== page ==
Director: Martin Scorsese. Paramount/GK Films/Infinitum Nihil.
Producers: Johnny Depp, Tim Headington, Graham King, Martin Scorsese. Writer: John Logan. Camera: Robert Richardson. Music: Howard Shore. Sets: Dante Ferretti.
Ben Kingsley, Sacha Baron-Cohen, Asa Butterfield, Chloe Grace Moretz, Ray Winstone, Emily Mortimer, Christopher Lee, Helen McCrory, Michael Stuhlbarg, Frances de la Tour, Richard Griffiths, Jude Law.
Young orphan Hugo (Butterfield) lives amongst the clocks at a Paris train station since his drunken uncle Claude (Winstone) disappeared. One day he is caught stealing from elderly toy-maker Georges (Kingsley) an act that sees the two become good friends and Hugo discovering that Georges is none other than the grandfather of cinema, Georges Melies, who has fallen on hard times since becoming bankrupt. Despite Georges reluctance, Hugo sets about helping him gain the recognition he deserves for his magical early films.
The silent movie seems to be making an appropriately quiet comeback of late: The Artist is set for release early in 2011 and concerns a silent movie hero worrying whether he will cut it in the ‘talkies’ and is tipped for big nominations during the awards season. Veteran director Scorsese warms us up with this, his homage to early movie maestro Georges Melies, adapted from the novel ‘The Invention of Hugo Cabret’ by Brian Selznick, a relative of another major figure in cinema (Gone With the Wind producer David O.).
Odd to see Scorsese the maestro behind the ultra violent Taxi Driver and Goodfellas attached to what is a whimsical children’s tale. But Scorsese, more than anything else, is a self-avowed movie nut so there is probably no better director than he to big-up the grand old codger of the cinematograph, as it was known in Melies’ day.
His decision to film entirely in 3D is a risky one: it adds extra expense to a production and can be the mark of a poor film that needs a gimmick to bolster box office courage (Burton’s Alice in Wonderland, the last instalment in the Narnia trilogy, Voyage of the Dawn Treader being some examples). By and large it is utilised correctly here, adding an extra level of depth to the proceedings. The most noteworthy aspects of the production design, the ever present cogs, levers, motions, pistons and steam that swing and shunt about the screen, pop out with wonderful effect.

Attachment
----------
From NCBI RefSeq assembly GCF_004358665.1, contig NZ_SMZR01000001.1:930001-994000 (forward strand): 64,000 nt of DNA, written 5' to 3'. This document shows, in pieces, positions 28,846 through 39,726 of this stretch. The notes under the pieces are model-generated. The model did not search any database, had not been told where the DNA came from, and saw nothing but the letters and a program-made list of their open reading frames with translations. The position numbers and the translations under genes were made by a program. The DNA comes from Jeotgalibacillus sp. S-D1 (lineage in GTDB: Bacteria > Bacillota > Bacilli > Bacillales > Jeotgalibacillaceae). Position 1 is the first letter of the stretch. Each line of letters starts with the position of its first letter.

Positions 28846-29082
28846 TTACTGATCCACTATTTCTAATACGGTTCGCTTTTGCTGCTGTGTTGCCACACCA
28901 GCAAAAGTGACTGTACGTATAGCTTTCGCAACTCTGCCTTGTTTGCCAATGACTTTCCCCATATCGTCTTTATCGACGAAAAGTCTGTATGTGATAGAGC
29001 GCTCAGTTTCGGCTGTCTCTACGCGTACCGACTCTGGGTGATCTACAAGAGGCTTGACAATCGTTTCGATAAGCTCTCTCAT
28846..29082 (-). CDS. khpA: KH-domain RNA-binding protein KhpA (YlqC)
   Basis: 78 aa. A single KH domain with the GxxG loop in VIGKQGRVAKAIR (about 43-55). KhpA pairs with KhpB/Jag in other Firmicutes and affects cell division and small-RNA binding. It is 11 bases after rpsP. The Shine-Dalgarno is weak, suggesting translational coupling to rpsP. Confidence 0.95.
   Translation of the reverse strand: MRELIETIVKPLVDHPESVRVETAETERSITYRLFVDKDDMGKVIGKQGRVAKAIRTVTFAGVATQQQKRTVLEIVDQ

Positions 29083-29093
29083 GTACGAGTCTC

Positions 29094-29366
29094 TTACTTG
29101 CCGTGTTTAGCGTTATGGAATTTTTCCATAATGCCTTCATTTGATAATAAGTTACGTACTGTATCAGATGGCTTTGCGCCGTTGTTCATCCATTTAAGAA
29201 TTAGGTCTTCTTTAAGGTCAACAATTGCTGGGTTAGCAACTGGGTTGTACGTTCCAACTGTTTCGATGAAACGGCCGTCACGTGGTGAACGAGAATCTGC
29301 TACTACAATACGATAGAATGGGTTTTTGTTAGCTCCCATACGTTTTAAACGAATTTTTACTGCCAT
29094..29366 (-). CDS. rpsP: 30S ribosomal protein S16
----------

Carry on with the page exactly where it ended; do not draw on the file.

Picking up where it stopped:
Of course, it goes without saying that Scorsese knows how and where to point his camera, readily apparent here in the amazing opening tracking shot above Paris, flying into the train station, through the throng of passengers and up into the clock that Hugo lives behind.
What a shame then that the story is so very slight, almost inconsequential. It bimbles along pleasently (and slowly) enough, but Hugo’s story becomes a thing of the past itself as Scorsese clearly has eyes for another’s films. His interest (and therefore the film) only gets fired up when the most famous faces and images of the silent era whizz past us for a robust introduction to earily cinema. Later on, he repeats this affection when Melies proudly fesses up about who he once was and charts his illustrious former career. Scorsese gives us an enchanting sequence of what remains of Melies’ back catalogue of trick films, including the famous Voyage to the Moon.
The performances are lovely all-round, despite not one actor offering a French accent. Kingsley is the perfect choice for Melies and plays him like a grouchy grandfather who is mad at the world but dotes on his family. Baron-Cohen amuses as the station inspector obsessed with rounding up the city’s orphans and Lee has a nice cameo playing against type as a kindly book shop owner. McCrory is also noteworthy in a touching, gently judged turn as Melies’ wife and muse Jeanne.
Scorsese has a cameo as a photographer and Selznick also appears briefly as a student.